How Competent the IRS Is in Countering Tax Fraud

Tax fraud by the self-employed is more common than by W2 employees because with estimated taxes. they withhold their taxes themselves. Schemes, such as underreporting income or overstating deductions, are used to decrease the tax liability. The Treasury Inspector General for Tax Administration (TIGTA), in its recent report, found that high-income taxpayers and sole proprietors are escaping punishment for tax fraud because of the incompetence of the IRS in dealing with tax fraud.

The TIGTA states that because "indicators of fraud are not always recognized and properly investigated, the IRS may be missing opportunities to further promote voluntary compliance and enhance revenue for the Department of the Treasury."

After this damaging March report, the IRS will need to strategize about how it can stop the numerous fraudulent tax returns from passing under its nose. The TIGTA conducted 100 office audits, closed between October 2009 and September 2010, involving high-income taxpayers and sole proprietors, and found them agreeing to owe additional taxes of at least $10,000 or more. The TIGTA also found 26 audits with fraud indicators that were not recognized and investigated by the IRS. Based on the sample, the TIGTA estimates that during 2010, there were fraud indicators that were not recognized or investigated in approximately 939 office audits, resulting in an estimated loss of $5.8 million in civil fraud penalties.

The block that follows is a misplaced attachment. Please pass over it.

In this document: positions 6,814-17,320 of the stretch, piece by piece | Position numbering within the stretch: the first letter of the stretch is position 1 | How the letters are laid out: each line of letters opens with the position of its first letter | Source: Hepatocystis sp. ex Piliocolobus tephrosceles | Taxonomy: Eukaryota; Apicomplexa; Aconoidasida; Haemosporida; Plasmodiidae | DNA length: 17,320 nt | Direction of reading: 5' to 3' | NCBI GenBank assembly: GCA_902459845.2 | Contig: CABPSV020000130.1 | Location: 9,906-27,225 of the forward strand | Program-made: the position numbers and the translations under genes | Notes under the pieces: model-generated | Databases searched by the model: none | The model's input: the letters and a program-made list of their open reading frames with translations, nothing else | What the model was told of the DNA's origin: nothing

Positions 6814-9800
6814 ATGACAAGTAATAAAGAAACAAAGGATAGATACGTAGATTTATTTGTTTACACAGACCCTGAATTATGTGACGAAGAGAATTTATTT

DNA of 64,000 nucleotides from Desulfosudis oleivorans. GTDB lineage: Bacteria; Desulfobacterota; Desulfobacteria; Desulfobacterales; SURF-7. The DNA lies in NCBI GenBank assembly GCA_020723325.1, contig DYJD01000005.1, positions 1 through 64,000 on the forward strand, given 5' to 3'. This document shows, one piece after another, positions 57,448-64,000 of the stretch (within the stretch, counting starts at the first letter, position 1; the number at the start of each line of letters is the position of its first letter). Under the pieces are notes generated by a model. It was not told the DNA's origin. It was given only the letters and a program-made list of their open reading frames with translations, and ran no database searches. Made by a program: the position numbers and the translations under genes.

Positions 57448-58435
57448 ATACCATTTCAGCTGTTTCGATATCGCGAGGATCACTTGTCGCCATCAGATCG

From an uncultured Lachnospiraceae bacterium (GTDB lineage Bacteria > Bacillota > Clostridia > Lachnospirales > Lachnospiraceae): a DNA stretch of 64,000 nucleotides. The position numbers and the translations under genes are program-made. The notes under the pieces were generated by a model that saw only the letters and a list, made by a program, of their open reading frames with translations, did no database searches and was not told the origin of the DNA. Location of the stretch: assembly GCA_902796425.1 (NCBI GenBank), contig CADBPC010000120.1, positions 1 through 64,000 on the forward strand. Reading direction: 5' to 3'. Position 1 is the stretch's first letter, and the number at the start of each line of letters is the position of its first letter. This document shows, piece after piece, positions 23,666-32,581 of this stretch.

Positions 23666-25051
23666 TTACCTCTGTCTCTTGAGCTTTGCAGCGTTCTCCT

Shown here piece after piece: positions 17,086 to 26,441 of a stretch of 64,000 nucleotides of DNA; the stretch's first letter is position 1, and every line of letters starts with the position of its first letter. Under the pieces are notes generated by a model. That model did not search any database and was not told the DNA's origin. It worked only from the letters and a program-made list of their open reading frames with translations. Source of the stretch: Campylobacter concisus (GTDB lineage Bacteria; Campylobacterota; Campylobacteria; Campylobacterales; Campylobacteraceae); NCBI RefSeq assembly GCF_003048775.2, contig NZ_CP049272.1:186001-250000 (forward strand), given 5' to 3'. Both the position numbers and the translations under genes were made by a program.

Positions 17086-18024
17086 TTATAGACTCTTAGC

This not only encourages tax fraud, but also boosts repeated non-compliance and cheating. It is time the IRS considers taking strong steps to correct the quality and efficiency of their examiner and first-line managers whose job is to recognize tax fraud indicators.

This kind of tax fraud has also been featured in the IRS' 2013 Dirty Dozen Tax Scams Report. Although the IRS says that "claiming income you did not earn or expenses you did not pay in order to secure larger refundable credits such as the Earned Income Tax Credit could have serious repercussions," the TIGTA report shows how many of those who indulge in this type of fraud get away with paying less in taxes.

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